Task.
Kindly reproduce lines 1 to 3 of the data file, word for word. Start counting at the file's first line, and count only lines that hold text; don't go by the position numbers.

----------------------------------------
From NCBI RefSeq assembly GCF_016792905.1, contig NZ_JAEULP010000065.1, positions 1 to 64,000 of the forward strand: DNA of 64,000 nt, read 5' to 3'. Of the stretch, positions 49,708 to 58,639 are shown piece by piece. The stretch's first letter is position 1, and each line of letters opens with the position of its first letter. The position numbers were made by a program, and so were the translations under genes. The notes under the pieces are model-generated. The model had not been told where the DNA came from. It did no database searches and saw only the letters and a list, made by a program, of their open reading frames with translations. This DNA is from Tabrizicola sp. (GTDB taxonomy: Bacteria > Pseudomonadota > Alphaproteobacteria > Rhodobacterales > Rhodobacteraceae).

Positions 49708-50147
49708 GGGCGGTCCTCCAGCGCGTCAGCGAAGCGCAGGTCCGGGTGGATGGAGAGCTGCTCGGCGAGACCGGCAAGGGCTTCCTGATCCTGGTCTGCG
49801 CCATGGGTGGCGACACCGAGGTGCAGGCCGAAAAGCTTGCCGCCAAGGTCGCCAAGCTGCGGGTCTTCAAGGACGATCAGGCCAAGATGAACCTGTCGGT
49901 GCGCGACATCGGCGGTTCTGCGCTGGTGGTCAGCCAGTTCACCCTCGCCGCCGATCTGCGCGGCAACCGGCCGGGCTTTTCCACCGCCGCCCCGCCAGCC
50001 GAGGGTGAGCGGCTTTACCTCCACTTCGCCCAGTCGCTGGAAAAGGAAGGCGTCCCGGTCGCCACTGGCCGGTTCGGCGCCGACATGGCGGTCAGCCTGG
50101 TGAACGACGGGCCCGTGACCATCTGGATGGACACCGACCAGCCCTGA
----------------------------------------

From NCBI RefSeq assembly GCF_016792905.1, contig NZ_JAEULP010000065.1, positions 1 to 64,000 of the forward strand: DNA of 64,000 nt, read 5' to 3'. Of the stretch, positions 49,708 to 58,639 are shown piece by piece. The stretch's first letter is position 1, and each line of letters opens with the position of its first letter. The position numbers were made by a program, and so were the translations under genes. The notes under the pieces are model-generated. The model had not been told where the DNA came from. It did no database searches and saw only the letters and a list, made by a program, of their open reading frames with translations. This DNA is from Tabrizicola sp. (GTDB taxonomy: Bacteria > Pseudomonadota > Alphaproteobacteria > Rhodobacterales > Rhodobacteraceae).

Positions 49708-50147
49708 GGGCGGTCCTCCAGCGCGTCAGCGAAGCGCAGGTCCGGGTGGATGGAGAGCTGCTCGGCGAGACCGGCAAGGGCTTCCTGATCCTGGTCTGCG